sitting has to be the worst. ive never had to do it a full shift but i have relieved for breaks and i hated every second of it. get a medical terminology book....might even be one on the unit.....start learning that...i cant tell you how much that class helped me. i took it before i started nursing....while i was doing my prerequisites.

    i dont mind working on other units....i like seeing how the other ones are run and i like learning about other specialties. so far ive been lucky to work with nice people who tried not to make me feel left out.
    i always say hi to everyone. if im walking down the hall and someone is walking the other way i always say hello, even if they never do.
    some people are just rude...you cant help that but it doesnt mean you have to be....know what i mean?
    and the nurse who was making fun of your name must be blessed with quick wit....lol
  7. by   eak16
    I'm a CNA who floated tonight. I was offered the choice tonight between sitting for 8 hours on my "home" floor or floating as a nursing assistant (aka, gopher) on a very busy floor I had never seen before.
    I chose the new floor. I would much rather be crazy busy and stressed in an unfamiliar setting than bored and ignored!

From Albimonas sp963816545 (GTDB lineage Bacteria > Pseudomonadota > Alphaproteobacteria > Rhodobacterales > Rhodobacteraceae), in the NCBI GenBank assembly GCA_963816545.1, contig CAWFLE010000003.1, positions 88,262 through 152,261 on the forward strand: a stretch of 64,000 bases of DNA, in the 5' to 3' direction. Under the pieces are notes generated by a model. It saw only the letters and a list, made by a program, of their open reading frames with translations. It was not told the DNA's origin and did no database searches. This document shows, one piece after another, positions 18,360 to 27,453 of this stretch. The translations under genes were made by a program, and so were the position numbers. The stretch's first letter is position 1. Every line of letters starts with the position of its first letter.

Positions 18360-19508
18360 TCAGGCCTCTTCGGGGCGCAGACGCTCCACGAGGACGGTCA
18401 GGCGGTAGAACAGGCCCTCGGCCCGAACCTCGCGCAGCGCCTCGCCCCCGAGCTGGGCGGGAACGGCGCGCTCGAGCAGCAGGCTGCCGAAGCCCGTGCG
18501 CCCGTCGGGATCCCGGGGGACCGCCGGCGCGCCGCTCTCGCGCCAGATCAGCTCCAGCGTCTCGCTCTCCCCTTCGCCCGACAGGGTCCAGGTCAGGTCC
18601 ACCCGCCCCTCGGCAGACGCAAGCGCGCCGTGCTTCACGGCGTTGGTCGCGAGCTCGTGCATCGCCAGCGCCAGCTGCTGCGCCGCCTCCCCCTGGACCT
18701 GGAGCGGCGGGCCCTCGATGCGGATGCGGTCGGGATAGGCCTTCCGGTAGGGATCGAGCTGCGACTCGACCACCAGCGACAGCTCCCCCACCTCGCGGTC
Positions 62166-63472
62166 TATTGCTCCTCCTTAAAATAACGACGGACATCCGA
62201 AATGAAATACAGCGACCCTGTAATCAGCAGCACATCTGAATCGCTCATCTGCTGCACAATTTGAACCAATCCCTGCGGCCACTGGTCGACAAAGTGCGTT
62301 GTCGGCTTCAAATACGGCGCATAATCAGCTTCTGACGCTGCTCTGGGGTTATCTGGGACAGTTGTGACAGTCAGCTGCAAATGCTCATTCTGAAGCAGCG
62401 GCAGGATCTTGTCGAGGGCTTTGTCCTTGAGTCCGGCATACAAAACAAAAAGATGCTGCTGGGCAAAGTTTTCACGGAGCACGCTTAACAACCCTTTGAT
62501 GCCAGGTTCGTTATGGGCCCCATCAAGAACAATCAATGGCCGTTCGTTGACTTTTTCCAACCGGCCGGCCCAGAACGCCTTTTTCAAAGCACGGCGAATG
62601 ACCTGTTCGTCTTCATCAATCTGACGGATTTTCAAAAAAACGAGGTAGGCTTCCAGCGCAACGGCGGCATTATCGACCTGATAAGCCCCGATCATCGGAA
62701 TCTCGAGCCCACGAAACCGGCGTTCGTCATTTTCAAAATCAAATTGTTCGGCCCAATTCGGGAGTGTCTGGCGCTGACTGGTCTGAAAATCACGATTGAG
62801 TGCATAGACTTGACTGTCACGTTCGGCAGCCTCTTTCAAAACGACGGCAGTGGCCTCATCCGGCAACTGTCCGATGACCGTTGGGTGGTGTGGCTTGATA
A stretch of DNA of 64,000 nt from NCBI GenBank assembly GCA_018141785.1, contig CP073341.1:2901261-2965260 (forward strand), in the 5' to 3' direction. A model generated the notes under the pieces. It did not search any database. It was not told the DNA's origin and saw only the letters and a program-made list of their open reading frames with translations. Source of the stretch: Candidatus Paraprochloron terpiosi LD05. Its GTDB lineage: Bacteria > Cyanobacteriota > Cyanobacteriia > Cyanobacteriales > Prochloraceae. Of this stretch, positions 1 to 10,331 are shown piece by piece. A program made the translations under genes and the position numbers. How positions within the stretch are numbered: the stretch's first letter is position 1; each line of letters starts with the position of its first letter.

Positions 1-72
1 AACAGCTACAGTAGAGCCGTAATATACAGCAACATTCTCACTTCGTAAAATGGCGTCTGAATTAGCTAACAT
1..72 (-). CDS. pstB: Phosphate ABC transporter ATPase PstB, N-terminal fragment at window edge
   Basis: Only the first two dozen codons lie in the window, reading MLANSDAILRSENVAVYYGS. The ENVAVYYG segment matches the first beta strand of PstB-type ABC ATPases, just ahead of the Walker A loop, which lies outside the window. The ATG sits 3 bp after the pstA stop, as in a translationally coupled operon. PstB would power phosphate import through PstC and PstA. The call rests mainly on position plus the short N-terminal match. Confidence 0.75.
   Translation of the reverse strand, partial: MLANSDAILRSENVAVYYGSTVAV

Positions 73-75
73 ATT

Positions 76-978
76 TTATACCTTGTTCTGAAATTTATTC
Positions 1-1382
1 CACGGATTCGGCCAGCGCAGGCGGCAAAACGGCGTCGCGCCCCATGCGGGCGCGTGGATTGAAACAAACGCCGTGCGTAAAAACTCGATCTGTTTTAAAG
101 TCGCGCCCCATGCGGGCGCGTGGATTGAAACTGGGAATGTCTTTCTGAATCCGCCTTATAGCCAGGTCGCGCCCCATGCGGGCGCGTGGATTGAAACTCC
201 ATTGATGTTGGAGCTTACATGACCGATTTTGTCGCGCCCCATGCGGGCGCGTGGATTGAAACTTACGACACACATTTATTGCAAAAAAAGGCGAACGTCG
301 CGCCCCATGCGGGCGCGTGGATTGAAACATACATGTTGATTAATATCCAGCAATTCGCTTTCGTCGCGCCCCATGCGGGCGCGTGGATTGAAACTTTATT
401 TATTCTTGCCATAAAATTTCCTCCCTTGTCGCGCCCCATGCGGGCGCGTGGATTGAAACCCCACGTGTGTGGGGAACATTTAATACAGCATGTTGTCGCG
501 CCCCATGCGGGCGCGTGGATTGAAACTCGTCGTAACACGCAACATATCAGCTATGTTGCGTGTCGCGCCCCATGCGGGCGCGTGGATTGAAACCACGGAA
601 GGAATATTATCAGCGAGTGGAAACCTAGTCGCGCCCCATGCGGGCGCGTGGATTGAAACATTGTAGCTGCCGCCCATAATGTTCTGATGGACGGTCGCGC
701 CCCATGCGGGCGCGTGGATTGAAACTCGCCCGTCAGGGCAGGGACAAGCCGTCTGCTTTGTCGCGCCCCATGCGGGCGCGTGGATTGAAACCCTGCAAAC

Take up knitting, sketching, reading the classics, anything to keep your mind going. Dont forget that jsut because you are sitting doesn't mean you dont have a skill. Like Lactulose, this too shall pass!!!!!
  8. by   JMP

    When I was in nursing school, I worked one summer as a HCA- aka health care aide. It was in a nursing home. The staff where rude, abrupt and I know the first day I was in tears.

    One staff member was so rude, if you asked her a question she would just walk away from you. I had never seen such behaviour!

    I stuggled thru it. I finished my summer and vowed I would never treat anyone (ANYONE) like that.

    I became a better nurse for the experience. Take this experience and learn and grow from it.

    I know you can do it. Find the positive in the negative. It is there.

    Take heart.

  9. by   l.rae
    hey Mario, we've all been there.....you'll run into these types off and on all of your career no matter what your title. I can relate a bit...when l was an LPN l did private pediatric duty while l was in school. some of the families were great..sadly most were not, they treated you like a servant, ignored you and were just plain rude. l always suspected they were directing the issues of a handicapped child at me.....one of the reasons l don't like peds to this day......l did a lot of homework and studying on my 12 hr shifts....honestly l came home more tired than l do today after a 12 hr shift in an understaffed ER......These things are mentally draining.......hang in there......the pendulum swings..good luck...........LR